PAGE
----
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As you might know, cryptocurrency and blockchain are the quite a hot topic in the past few years and investments into the industry grow bigger day by day. With high demand, euphoria and sufficient funds, the cryptocurrency market develops and grows at an unprecedented rate, similar to the early evolution of the internet and companies that grew in conjunction with its rise. This unrelenting development is accompanied by unstoppable crypto news that bombards us on social media and other news outlets, which can become even a bit annoying on a nice Saturday evening.

Nevertheless, the news has quite a big impact on the crypto market — prices, trading volumes and public sentiment experience high volatility and some of it can be traced directly back to news and the reaction to it. Many inexperienced crypto traders and investors neglect or interpret the news incorrectly, which causes them to cash out at times where experienced traders recognize good entry points — the exact opposite of what the news might suggest. To guide some of those unlucky souls, I’ve prepared this article which explains how to analyze the news correctly so that it aids your trading decisions instead of infusing you with panic and fear.

Firstly we need to discuss different news channels and sources. There are many options, each has its advantages and disadvantages.

The most obvious one should be Twitter, as it sort of holds a status of the go-to platform for crypto announcements. Its accessibility enables every crypto project team to update their followers on development and announcements easily. Moreover, the format is shaped in such a way that you can only post short messages, which force everyone to post only the concise point of the message without unnecessary flattery. On the downside, because of the accessibility and short messages, twitter feeds can quickly become congested with people trying to get their point across and provide as much information as they can. To avoid this, you can every once in a while unfollow accounts that rarely provide useful and up-to-date information.

The second option that is quite popular are crypto news outlets and platforms that are dedicated to cryptocurrency-based news. Some of the most well-known are Coindesk and Cointelegraph, which post articles about pretty much everything crypto very frequently (sometimes multiple articles per hour). Usually the quality of the articles is quite good, but keep in mind that these platforms exist solely for providing as much crypto news to their followers as they can. If you’re day-trading and trying to profit on small price nuances this could be used to your advantage but if you just want to get the most relevant, course-changing news you might experience a tough time in filtering the additional content.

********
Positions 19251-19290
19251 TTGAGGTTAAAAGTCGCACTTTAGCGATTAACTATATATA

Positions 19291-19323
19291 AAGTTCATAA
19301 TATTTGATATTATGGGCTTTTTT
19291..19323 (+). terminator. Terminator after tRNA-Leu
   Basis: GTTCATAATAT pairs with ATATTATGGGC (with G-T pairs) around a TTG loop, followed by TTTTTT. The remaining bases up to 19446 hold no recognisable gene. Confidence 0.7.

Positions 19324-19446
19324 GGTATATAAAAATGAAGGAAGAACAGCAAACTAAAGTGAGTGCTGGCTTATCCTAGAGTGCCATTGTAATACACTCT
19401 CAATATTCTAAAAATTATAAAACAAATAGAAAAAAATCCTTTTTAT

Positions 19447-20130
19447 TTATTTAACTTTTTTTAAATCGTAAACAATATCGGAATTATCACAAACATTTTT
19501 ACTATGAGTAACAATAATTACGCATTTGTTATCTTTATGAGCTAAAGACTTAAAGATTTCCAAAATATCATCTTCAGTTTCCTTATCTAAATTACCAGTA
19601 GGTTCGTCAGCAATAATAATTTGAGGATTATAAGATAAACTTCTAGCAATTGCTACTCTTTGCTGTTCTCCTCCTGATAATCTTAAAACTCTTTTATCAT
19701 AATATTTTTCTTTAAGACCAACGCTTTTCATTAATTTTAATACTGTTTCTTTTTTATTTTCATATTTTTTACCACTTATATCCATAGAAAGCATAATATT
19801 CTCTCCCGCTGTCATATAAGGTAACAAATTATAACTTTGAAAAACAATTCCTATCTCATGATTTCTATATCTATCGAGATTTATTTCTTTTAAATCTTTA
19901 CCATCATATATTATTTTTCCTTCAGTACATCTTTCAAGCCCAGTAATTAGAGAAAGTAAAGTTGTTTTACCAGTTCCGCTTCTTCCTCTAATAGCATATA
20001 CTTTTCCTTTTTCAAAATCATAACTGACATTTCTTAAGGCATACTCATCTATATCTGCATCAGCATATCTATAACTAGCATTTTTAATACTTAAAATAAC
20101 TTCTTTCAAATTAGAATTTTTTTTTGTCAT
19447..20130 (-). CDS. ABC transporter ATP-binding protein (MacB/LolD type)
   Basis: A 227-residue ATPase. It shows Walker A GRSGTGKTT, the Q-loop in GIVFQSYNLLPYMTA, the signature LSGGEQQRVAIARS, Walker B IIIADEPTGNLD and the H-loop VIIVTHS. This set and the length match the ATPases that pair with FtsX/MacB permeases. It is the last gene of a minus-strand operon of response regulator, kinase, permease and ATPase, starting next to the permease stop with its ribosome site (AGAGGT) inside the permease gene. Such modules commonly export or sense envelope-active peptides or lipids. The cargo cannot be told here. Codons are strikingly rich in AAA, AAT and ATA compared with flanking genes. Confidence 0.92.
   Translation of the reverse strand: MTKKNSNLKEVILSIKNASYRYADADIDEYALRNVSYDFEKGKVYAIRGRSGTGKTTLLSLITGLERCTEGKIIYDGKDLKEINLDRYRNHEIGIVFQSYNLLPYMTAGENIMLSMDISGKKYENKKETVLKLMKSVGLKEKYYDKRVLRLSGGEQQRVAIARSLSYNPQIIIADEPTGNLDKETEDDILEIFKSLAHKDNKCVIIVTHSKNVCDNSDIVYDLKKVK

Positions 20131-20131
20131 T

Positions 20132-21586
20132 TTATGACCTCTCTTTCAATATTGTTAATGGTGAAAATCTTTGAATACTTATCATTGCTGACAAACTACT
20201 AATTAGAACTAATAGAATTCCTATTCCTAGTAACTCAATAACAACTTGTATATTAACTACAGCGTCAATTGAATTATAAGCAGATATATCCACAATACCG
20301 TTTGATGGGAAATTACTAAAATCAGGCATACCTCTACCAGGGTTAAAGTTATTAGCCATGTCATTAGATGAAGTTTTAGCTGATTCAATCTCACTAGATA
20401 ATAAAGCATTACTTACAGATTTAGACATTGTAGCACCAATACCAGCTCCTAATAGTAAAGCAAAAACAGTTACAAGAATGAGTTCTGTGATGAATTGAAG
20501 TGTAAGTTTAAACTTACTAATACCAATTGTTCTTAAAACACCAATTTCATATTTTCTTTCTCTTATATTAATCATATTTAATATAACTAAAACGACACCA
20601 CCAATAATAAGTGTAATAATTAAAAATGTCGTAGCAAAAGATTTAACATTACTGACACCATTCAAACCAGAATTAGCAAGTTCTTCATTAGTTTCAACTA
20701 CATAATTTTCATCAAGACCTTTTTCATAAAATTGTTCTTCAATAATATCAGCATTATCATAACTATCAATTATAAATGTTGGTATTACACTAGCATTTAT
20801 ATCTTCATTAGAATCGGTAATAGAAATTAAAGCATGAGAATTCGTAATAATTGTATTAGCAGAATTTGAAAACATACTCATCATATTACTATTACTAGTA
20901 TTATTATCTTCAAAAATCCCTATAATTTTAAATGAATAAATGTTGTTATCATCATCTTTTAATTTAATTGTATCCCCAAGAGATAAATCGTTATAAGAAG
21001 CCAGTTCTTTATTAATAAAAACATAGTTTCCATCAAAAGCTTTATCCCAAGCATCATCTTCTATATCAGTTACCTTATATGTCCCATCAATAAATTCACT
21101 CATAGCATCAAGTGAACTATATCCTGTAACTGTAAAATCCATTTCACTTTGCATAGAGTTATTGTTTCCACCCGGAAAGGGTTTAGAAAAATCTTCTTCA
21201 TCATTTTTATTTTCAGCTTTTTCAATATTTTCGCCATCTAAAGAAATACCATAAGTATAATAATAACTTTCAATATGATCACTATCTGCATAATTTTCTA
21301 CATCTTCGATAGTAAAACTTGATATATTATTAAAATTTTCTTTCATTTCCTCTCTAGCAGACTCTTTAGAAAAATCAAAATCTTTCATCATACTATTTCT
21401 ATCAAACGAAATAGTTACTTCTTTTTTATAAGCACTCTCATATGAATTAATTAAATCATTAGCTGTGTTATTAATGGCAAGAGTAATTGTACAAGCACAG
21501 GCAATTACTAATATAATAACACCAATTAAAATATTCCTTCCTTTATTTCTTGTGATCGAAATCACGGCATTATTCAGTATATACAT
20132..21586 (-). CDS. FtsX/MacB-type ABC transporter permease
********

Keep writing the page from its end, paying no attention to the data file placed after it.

The third option is quite underrated but I use it pretty much daily when looking for new opportunities and when I want to know everything that’s going on in the market. The sources I’m talking about are old-school news aggregates like Bloomberg, CNBC, yahoo finance and my personal favorite — They represent well established sources that have stood the test of time and usually cover a vast range of news, from tech, traditional finance and business to general economy and crypto development. They pull the content from many different sources and provide a ton of fresh news if that’s what you’re looking for. I personally give a lot of emphasis on checking crypto news on these aggregates multiple times per day because they share news the quickest and twitter posts usually pull their information from these sources. When they reach Twitter, it might as well be too late to make a move and catch an entry point before the market reacts. When general news arrives at twitter, it’s usually already been read by a large number of people that have already made their moves. If you want to stay ahead of the curve and make daily trades, make sure you frequently check a good news aggregate.

If you’re interested in a particular crypto project, you might as well keep an eye on their official project webpages as they usually contain updates and announcements that might boost the price of their token. Keep in mind that their claims might be overblown to generate hype around their project and to lure more potential investors to follow them.

The last two news sources are the ones you should probably avoid if you don’t want to follow the herd of sheep into a slaughterhouse. Sometimes local news will outlets will cover something about some cryptocurrency and most often than not, they’re completely clueless. Additionally, when local news starts talking about cryptocurrencies and similar topics, it’s usually a sign of a bubble or at least an unsupported hype that will likely die out. You should assume the similar when one of your friends starts talking about some random cryptocurrency out of the blue, especially if they don’t understand the fundamentals and only yearn for a quick profit. Avoid acting on news from these sources at all cost because it will only lead you astray — it’s like the blind leading the blind.